Hunker down for a chat with a custodian these days and, sure as apples is apples, soon enough the conversation will turn to outsourcing. To be fair, custodians can be forgiven for getting somewhat over-excited, given that they spent most of the latter part of the 1990s talking up the prospect of third-party providers taking on the running of clients’ middle and back offices, only for the expected mega-deals to fail to materialise in the most conspicuous manner.
Over the past couple of years, however, what was a trickle of deals – among them General Electric with State Street, Prudential with Midland/Mellon, Aberdeen Asset Management with Cogent and Mercury with Warburg – has finally metamorphosed into the long-awaited tsunami of big-dollar outsourcing mandates.
A key milestone was the decision by JPMorgan Investment Management to appoint The Bank of New York to provide client reporting, portfolio accounting, valuations and master recordkeeping services for some $300bn (e340bn) in assets. Another was the $190bn PIMCO mandate won by State Street; the Boston-based bank has also struck outsourcing deals with Scottish Widows Investment Partnership, Merrill Lynch Investment Managers and Liberty Financial.
Meanwhile, not to be outdone by its fellow mega-custodians, JPMorgan Chase took over custody and fund accounting duties for Schroders Investment Management, and latterly struck a five-year deal with BT Fund Management in Australia. Other notable deals have included CI Mutual Funds (RBC Global Services), Trust Company of the West (Mellon Trust), KBC Asset Management (Northern Trust), Close Finsbury and Artemis Unit Trust Managers (both Cogent).
So why the sudden demand for outsourcing? After all, asset managers were clearly unimpressed by the concept for some considerable time. Loss of control – and, by extension, damage to hard-earned reputations – was partly to blame. As a result, the banks have gone out of their way to emphasise the ‘partnership’ nature of outsourcing deals, stressing that while clients may be outsourcing capability, they are not abrogating ultimate responsibility for the outsourced portions of their business. This will be a source of comfort, perhaps, until things go to the bad, at which point the client will have to carry the can along with its outsource provider.
Similarly, aware of the need to demonstrate that they can think and act like the fund managers they are so keen to woo – that is, dynamic and protean in their approach as opposed to being fusty behemoths with all the get up and go of a sloth – many banks established independent outsourcing units. State Street has its Investment Manager Solutions Group, Citibank its Advisory Services Group, while JPMorgan Chase has its Asset Managers Solutions Group. Taking a slightly different tack, The Bank of New York has set up its outsourcing solution, Encompys, in partnership with Accenture, Microsoft and Compaq.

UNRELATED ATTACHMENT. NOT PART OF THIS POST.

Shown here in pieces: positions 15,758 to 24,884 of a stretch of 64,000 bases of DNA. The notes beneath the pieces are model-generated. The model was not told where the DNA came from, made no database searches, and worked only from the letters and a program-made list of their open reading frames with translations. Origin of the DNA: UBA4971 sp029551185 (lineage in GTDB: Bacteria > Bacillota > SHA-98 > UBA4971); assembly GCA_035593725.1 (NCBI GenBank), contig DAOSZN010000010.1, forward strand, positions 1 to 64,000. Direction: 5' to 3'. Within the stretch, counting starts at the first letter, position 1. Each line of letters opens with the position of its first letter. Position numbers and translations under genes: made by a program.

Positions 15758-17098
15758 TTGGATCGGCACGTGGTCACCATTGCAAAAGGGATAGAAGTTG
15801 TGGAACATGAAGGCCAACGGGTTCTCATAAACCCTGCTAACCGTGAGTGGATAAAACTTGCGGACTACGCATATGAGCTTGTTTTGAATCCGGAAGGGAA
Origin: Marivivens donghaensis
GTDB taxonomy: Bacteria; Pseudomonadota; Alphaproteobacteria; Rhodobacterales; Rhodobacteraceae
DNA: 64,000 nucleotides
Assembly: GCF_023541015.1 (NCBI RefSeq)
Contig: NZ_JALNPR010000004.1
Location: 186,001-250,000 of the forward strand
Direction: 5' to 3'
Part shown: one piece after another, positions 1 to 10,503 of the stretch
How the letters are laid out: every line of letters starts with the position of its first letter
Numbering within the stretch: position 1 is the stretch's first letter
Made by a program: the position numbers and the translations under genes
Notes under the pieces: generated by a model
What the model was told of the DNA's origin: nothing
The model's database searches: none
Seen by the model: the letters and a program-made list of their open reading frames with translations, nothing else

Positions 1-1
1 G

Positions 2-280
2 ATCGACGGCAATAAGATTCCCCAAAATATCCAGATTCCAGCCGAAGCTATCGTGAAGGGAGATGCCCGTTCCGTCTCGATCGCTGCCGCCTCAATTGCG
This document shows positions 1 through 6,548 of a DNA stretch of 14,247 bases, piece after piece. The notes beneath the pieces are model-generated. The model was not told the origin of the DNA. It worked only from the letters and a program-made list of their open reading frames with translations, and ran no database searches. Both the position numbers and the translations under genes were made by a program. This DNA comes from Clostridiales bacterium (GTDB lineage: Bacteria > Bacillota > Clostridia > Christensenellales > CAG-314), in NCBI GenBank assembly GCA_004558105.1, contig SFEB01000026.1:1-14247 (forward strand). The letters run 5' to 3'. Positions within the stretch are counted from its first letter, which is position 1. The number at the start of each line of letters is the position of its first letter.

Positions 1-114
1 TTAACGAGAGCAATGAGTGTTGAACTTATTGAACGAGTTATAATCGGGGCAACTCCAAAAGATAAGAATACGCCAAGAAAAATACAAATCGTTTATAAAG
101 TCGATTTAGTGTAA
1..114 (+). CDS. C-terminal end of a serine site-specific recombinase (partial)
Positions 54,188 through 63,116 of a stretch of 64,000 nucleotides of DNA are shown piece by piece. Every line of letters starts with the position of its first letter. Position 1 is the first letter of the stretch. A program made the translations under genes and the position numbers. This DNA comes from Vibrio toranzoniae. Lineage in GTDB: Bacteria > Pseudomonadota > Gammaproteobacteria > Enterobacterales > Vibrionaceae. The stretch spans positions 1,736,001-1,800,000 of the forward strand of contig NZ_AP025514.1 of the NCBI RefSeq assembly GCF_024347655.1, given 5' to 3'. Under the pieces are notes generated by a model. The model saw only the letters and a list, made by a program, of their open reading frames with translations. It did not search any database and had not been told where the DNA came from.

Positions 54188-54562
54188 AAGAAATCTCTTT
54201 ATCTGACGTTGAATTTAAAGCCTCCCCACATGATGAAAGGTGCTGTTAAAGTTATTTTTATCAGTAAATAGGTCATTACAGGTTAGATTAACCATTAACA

For all the talk of shared objectives and mutual benefit, the primary reason for asset managers’ volte face is straightforward: it’s the economy, dummy. Given the downturn in global markets, managers need to divest themselves of the unwelcome fixed operational costs accumulated back in the days when business still boomed. Throw looming industry initiatives such as the implementation of the GSTPA and Omgeo trade matching utilities and the proposed transition to T+1 settlement into the mix, which depend on a significant level of investment in new technologies, and the case for outsourcing non-core activities becomes still more compelling.
In the run-up to Christmas, The Bank of New York suggested that the potential savings generated by outsourcing of middle and back-office functions within the UK fund management industry alone could exceed £1bn (e1.6bn). The bank estimates that within the next five years 25–30% of fund managers worldwide will have outsourced – or will actively be looking to outsource – their back/middle office functions, a figure that equates to some $10trn– 20trn in assets under management.
All of which suits custodians just fine, not least because an outsource agreements is by its very nature a long-term proposition. Given the sheer scope of the task required to effect the necessary transition of staff and systems, most deals would be expected to have a minimum lifespan of five years, not least because – as custodians cheerfully admit – any cost savings will not begin to manifest themselves until the third year at the earliest. Having seen mandate ‘churn’ rise exponentially in recent years, the opportunity to tie down a particular client for a set period is clearly not to be sniffed at.
However, the involved nature of outsourcing deals has a distinct downside in that custodians can only take on so many at a time – and, as The Bank of New York concedes, should their growth projections be borne out, then “demand for outsourcing services outstripping supply in the near future”. This constraint of capacity will pose a significant challenge for custodians in 2002 and beyond – certainly it is a problem that needs to be resolved if the current round of deals is to be more than a flash in the pan. The long-term success of outsourcing is predicated on economies of scale, but if the necessary critical mass cannot be built up quickly enough, then there is a very real danger that those deals already in place will prove unsustainable, and the whole house of cards will ultimately come tumbling down.
Tim Steele is a freelance editor